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The use of “preservative” motor oils was a development of the recent war. The need for rust prevention has been recognised for many years, but only in the last decade were efforts concentrated to prevent rusting in an efficient and scientific way. Engine oil specifications have changed during the past ten years to comply with the higher requirements resulting from changes in engine design. The preservative type motor oils, which were developed during the same period, must meet these more rigid specifications and also act as corrosion preventives. Engine Preservative Oils serve the double function of preservation and lubrication. As a preservative, the oil should fully protect steel or any other metal which may be found in an engine assembly, whether the engine is stored or in operation. As a lubricant, it must comply with the exacting requirements set for automotive and aircraft engines. Because of the complexity of aircraft motors, specifications are generally more severe for aircraft than automotive engine preservatives. Illustrations of these specifications are presented for automotive oils, and only reference will be made to aircraft oils. Film forming engine preservatives, as required by the U.S. Bureau of Ships, will not be discussed because of lack of oily constituents.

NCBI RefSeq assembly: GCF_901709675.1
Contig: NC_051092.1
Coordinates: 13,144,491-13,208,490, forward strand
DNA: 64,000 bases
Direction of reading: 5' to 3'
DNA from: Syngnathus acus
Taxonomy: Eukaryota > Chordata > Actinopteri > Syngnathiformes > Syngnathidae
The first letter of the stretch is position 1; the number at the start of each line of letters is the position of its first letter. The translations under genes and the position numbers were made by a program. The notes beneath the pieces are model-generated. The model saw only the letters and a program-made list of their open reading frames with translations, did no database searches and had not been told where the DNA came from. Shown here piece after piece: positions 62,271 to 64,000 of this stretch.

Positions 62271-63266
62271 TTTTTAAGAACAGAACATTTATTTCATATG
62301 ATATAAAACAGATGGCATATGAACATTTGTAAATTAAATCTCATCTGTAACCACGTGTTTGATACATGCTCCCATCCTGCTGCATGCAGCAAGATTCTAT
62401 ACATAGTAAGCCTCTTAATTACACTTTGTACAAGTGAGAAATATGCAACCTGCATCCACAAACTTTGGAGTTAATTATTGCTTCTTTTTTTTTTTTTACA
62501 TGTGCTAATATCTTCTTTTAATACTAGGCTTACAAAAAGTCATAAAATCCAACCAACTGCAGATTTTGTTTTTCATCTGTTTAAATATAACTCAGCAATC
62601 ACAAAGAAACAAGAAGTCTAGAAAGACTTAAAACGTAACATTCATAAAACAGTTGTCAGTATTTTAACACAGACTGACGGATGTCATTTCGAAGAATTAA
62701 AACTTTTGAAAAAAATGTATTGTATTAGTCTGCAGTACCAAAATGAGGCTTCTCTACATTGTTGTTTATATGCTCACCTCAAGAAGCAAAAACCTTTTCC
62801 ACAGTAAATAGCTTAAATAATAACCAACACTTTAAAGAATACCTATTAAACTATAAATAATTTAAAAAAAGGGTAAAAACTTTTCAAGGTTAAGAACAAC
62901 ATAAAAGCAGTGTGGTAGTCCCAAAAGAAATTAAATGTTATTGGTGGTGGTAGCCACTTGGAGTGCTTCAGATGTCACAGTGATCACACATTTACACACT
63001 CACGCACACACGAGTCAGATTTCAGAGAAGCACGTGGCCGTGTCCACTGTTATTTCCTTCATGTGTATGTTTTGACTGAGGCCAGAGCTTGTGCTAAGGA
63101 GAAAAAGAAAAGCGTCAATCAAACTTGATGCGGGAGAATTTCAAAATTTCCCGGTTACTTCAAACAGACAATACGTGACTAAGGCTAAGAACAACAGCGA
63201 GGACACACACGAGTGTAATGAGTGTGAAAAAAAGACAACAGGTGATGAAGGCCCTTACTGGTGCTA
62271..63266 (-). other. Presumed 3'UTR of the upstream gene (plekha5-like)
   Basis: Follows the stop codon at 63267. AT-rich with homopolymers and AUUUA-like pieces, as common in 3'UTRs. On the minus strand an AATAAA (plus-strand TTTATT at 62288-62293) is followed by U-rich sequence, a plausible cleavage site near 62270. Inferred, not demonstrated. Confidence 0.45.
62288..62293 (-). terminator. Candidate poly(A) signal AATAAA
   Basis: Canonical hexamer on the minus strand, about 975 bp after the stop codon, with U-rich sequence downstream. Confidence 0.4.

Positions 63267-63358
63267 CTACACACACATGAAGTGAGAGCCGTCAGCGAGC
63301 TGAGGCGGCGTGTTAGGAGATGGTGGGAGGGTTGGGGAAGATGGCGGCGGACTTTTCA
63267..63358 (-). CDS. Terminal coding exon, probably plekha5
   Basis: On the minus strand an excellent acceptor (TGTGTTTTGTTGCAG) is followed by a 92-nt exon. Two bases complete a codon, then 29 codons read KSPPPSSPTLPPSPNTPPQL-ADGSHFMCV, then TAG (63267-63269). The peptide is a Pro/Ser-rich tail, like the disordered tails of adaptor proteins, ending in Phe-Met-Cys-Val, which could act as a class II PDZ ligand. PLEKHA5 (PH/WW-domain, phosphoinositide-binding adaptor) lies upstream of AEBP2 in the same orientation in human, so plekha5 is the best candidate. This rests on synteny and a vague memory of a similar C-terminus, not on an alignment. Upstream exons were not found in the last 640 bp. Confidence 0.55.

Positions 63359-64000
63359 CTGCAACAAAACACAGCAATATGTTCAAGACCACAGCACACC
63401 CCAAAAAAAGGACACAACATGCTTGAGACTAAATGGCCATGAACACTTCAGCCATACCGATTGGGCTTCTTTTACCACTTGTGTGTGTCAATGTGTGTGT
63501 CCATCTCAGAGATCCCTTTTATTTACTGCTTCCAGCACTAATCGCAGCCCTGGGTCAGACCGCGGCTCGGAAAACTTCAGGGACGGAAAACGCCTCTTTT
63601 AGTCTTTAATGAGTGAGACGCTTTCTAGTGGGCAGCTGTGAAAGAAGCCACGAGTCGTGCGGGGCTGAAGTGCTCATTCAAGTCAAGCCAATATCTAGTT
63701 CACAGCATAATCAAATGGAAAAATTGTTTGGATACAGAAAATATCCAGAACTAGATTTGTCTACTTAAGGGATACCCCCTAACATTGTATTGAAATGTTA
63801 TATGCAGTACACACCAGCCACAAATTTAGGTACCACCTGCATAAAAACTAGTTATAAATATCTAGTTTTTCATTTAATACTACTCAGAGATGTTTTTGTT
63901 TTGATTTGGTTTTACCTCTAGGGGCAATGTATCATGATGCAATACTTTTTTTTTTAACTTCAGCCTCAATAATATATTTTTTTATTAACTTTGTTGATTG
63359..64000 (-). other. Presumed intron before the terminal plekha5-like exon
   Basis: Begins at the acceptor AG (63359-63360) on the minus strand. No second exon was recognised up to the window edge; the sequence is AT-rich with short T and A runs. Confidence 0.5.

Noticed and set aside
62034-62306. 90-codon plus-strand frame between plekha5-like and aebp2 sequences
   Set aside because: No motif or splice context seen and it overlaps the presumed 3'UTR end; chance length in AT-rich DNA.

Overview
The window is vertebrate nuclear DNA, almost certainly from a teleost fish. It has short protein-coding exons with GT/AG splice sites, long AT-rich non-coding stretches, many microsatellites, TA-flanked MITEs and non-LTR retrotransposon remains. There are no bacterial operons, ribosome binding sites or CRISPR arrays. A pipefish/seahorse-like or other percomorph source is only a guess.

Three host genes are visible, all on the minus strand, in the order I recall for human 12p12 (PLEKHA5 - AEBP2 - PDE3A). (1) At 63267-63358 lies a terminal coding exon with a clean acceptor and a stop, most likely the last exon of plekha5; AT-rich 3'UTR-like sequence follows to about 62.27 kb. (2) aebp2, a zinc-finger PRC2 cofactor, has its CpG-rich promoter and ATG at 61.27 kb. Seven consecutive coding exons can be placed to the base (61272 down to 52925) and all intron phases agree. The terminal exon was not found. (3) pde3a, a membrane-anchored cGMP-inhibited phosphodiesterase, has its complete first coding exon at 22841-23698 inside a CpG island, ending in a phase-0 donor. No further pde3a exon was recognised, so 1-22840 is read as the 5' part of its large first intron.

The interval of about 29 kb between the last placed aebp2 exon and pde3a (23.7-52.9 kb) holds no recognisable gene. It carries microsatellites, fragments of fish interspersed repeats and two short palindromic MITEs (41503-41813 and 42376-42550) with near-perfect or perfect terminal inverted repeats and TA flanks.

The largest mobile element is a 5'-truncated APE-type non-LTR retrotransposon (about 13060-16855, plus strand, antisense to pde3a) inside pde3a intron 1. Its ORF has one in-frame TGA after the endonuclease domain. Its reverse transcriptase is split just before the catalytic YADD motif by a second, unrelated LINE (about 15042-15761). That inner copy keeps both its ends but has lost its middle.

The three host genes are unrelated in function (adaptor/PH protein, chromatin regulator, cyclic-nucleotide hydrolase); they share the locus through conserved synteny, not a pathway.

In the first part of this article in our September issue, DR. SELLEI dealt with the practical side of engine preservative oil evaluation. In this contribution, she discusses the most important papers covering the theoretical considerations. Engine preservative oils, used for the double purpose of preservation and lubrication, are evaluated as rust preventives and also as lubricants. By carrying the accelerated rusting tests, such as the humidity test, beyond specification limits a method was found which shows the merit of the oils tested and rates them according to their potential rust preventive performance. For evaluating the lubricating performance, engine tests are necessary. Preliminary screening with the Underwood machine and the one cylinder Lauson engine is recommended. A brief summary of the theoretical background of corrosion prevention is presented, with reference to correlation between theoretical considerations and humidity protection.
The lubrication process may become interrelated with corrosion phenomena. Lubricants may be the products of a corrosion process, e.g., during boundary lubrication. They may also serve as a medium which protects the metal during the lubrication process from the corrosive attack of a humid and acidic atmosphere. For better understanding of the relation between lubrication and corrosion phenomena, the theory of corrosion is presented.